The goal of this project is to develop an in vitro microfluidic culture device that can be used to reproduce the mechanotransduction function of osteocytes, residing in native cortical bone tissues. As master regulators of homeostatic bone remodeling, osteocytes embedded are known to sense local compressive strain and initiate strain-dependent new bone formation by osteoblasts with sclerostin as one of major signaling molecules. Despite of this important understanding, there is currently no in vitro model that is capable of reproducing the physiological phenotype and mechanotransduction function of osteocytes for routine use in biomedical research and preclinical drug evaluation. We hypothesize that nanocomposite microbeads can be used to guide the re-establishment of 3D cellular networks of osteocytes harvested from mice during microfluidic perfusion culture. The microbeads will be engineered to mimic, upon their close packed assembly with osteocytes in the microfluidic culture chamber, the geometry and mechanical support function of the extracellular matrix of bones. The effectiveness of the assembly on guiding the re-establishment of 3D osteocyte networks will be evaluated. Our current microfluidic culture device will be modified to: (1) apply compressive cycling loading to 3D osteocyte networks reconstructed in the culture chamber and (2) reproduce the relationship between compressive strain and sclerostin expression, observed in a recent mouse ulna loading study. The in vivo mouse comparison will scientifically validate the use of the in vitro model, as a practical means of studying fundamental osteocyte biology. Furthermore, the comparison will provide new insight for follow-on development to culture primary human osteocytes and extend the microfluidic culture device'capability for simulating human bone remodeling. We envision that such a microfluidic human 3D bone tissue model may complement (or possibly replace) animal testing in preclinical evaluation of authentic human tissue response to drugs, for example, sclerostin antibodies that are being pursued to treat ~10 million osteoporosis patients and bone metastases with ~350,000 deaths per year in the U.S.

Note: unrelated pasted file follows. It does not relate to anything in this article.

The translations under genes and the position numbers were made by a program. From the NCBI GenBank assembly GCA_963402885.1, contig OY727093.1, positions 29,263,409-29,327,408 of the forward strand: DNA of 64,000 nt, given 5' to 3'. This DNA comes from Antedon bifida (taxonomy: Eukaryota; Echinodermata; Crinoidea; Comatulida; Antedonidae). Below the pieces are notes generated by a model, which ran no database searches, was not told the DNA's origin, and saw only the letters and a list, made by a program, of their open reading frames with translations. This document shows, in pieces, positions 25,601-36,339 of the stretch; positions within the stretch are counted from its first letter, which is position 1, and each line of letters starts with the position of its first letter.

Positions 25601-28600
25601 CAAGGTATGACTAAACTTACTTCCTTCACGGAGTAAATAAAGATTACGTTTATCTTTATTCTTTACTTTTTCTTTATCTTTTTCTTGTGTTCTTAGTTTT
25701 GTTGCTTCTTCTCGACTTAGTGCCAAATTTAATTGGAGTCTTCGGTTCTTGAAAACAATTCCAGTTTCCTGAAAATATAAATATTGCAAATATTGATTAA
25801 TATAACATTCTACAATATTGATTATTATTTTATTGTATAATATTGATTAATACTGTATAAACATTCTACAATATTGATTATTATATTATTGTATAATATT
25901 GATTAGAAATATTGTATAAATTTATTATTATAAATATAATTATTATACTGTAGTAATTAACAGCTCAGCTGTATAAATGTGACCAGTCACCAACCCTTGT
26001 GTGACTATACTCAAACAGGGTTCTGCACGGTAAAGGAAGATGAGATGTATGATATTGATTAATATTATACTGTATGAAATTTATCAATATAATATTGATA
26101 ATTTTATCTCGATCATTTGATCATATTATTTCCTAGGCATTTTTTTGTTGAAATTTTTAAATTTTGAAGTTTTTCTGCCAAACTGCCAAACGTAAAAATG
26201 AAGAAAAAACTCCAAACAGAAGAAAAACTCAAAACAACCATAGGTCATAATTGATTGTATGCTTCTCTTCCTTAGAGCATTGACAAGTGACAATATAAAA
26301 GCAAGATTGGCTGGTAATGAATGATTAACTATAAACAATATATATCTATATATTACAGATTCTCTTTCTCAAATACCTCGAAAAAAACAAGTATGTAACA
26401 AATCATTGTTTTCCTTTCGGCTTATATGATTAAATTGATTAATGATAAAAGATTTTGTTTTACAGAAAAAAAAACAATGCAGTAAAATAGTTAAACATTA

Public Health Relevance

As master regulators of homeostatic bone remodeling, osteocytes embedded in native bones are known to sense strain and initiate strain-dependent new bone formation by osteoblasts with sclerostin as a major signaling molecule. Despite of this understanding, there is no in vitro model that is capable of reproducing the physiological phenotype and mechanotransduction function of osteocytes for routine use in biomedical research and preclinical drug evaluation. This project will develop an in vitro microfluidic cultur device that can be used to reconstruct the 3D cellular network of primary mouse osteocytes and reproduce their mechanotransduction function previously observed in an in vivo mouse study. The in vivo comparison will scientifically validate the use of the in vitro model, as a practical means of studying fundamental mechanisms of osteocyte biology. Furthermore, this research will provide new insight for further development to culture primary human osteocytes and extend the microfluidic device'capability for simulating human bone remodeling. Such a microfluidic human 3D bone tissue model may complement (or possibly replace) animal testing in preclinical evaluation of human tissue response to drugs, for example, sclerostin antibodies that are being pursued to treat ~10 million osteoporosis patients and bone metastases with ~350,000 deaths per year in the U.S.

Agency
National Institute of Health (NIH)
Type
Exploratory/Developmental Grants (R21)
Project #
5R21AR065032-02
Application #
8727441
Study Section
Instrumentation and Systems Development Study Section (ISD)
Program Officer
Sharrock, William J
Project Start
Project End
Budget Start
Budget End
Support Year
2
Fiscal Year
2014
Total Cost
Indirect Cost
Name
Stevens Institute of Technology
Department
Engineering (All Types)
Type
Biomed Engr/Col Engr/Engr Sta
DUNS #
City
Hoboken
State
NJ
Country
United States
Zip Code
07030